Will the BRICS’ NDB and its $100 billion ‘Contingent Reserve Arrangement’ (CRA) fund for stabilisation during financial crisis prove any different? Probably not, for as Peter Fabricius points out (‘Brics bank not entirely free of IMF’), “According to its own articles, the CRA will barely be able to function without IMF backing.” Once Pretoria needs just $3 billion to service a foreign debt which now exceeds $140 billion, the CRA orders that it take on an IMF agreement before more credit is granted.

Indeed the CRA is – like the NDB – initially denominated in US dollars, and repayment of those can be a wicked challenge, as the Passenger Rail Agency of SA learned this week, what with its failure to contemplate the 50% rand devaluation since 2011 and hence a 40% price mark-up on imported locomotives. The BRICS have a great potential for non-$-denominated lending and it would be ideal to break reliance on the US Federal Reserve’s unreasonable power of world money creation, to be sure.

However, asks Fabricius about the NDB and CRA, “Whether they are also politically skewed in their funding, by imposing pro-Western conditionalities, is less clear.” This is indeed the critical question, especially on foreign policy matters where anti-imperialist rhetoric comes easy. You can hear the ‘talk left’ but are you watching the ‘walk right’?

Unfortunately, Pretoria’s neoliberal agenda becomes most visible when considering the personnel deployed to lead the NDB. Mboweni and NDB vice president Leslie Maasdorp are senior advisors to international financier Goldman Sachs and have a long history of endorsing Washington bankers’ logic. Maasdorp was in charge of privatising South Africa’s state assets and chaired a parastatal – the TransCaledon Tunnel Authority – notorious for turning a blind eye to extreme Lesotho mega-dams corruption.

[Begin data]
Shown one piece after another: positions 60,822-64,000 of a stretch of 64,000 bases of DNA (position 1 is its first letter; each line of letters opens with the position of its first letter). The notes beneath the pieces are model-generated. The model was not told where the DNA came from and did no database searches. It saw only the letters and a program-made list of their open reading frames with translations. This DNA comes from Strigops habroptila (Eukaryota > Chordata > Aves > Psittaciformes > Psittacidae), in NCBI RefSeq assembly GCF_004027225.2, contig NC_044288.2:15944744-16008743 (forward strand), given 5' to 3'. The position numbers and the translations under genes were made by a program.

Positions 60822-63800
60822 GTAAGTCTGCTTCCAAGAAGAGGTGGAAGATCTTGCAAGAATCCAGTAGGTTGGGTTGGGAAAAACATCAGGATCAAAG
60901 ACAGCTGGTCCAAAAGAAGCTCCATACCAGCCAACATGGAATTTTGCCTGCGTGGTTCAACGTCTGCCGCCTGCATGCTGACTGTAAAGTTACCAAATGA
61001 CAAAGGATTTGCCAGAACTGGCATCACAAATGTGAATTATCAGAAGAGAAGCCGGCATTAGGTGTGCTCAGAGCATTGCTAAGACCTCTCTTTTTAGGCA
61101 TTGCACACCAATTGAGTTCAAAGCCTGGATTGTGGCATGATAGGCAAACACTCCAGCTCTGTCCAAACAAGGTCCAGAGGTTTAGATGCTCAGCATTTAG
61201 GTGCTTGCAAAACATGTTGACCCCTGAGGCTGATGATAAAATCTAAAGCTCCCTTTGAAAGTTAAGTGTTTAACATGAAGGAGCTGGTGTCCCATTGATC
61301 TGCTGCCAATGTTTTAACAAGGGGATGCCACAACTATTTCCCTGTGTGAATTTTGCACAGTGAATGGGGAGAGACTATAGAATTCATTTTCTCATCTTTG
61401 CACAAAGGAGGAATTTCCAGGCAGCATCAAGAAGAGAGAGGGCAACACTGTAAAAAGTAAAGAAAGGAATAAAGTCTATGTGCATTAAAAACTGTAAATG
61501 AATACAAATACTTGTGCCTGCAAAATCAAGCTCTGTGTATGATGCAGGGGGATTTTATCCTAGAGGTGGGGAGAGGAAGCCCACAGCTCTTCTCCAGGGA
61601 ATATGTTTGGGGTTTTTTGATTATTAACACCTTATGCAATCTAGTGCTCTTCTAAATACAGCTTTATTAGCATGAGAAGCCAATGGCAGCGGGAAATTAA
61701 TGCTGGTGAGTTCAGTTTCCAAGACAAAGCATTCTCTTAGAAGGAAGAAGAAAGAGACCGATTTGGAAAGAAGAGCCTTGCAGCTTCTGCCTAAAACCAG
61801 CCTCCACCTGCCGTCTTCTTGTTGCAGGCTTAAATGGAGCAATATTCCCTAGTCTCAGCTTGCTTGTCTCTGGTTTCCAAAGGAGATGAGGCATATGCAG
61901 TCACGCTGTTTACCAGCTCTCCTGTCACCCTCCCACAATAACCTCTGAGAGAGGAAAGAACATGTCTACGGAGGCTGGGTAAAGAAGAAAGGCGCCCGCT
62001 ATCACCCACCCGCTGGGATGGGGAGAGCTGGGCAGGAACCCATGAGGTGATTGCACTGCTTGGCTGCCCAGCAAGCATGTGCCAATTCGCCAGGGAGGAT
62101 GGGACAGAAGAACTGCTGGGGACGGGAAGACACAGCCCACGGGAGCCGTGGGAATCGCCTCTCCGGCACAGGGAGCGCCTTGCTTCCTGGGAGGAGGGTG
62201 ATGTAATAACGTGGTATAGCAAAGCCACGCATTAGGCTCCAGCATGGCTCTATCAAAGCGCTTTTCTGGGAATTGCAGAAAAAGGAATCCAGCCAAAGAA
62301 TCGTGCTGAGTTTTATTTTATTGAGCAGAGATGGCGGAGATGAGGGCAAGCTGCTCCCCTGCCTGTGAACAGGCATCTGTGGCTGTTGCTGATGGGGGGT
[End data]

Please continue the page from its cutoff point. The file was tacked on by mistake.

Mboweni joined an elite group of IMF reform advisors in 2006, men like former US Federal Reserve chief Alan Greenspan, who simply shifted some of the deck chairs. China thus got more voting power and African countries less. By 2012 when the BRICS put $75 billion into bailing out the IMF when it needed more money, the only conditionality I found discussed in public was SA finance minister Pravin Gordhan’s Moneyweb interview when he advocated that the IMF be more ‘nasty’ to Europeans (like Tsipras) in need of emergency loans.

In other words, if Pretoria’s neoliberal bloc remains in control, the NDB’s allegedly ‘sustainable’ infrastructure could include items from Eskom chair Brian Molefe’s Brics Business Council project wish-list: new coal-fired generators, Operation Phakisa off-shore oil drilling, and Durban’s $25 billion new port. Even worse, Mboweni last week told Bloomberg, the proposed R1 trillion nuclear deal “falls squarely within the mandate of the NDB”.

Since the same corrupt construction companies will be building NDB-financed infrastructure given our ongoing lack of state building capacity, and since we are still paying off white elephant soccer stadiums that were an unintended adverse consequence of the bribe-laden 2010 World Cup bid, it is time to ask harder questions about ‘sustainable’ Brics infrastructure. We may find that the worst tendencies of the World Bank and IMF are actually amplified in the allegedly alternative financial institutions.

Bond, a joint professor of political economy at UKZN and Wits, is co-editor with Ana Garcia of a new Jacana book, BRICS.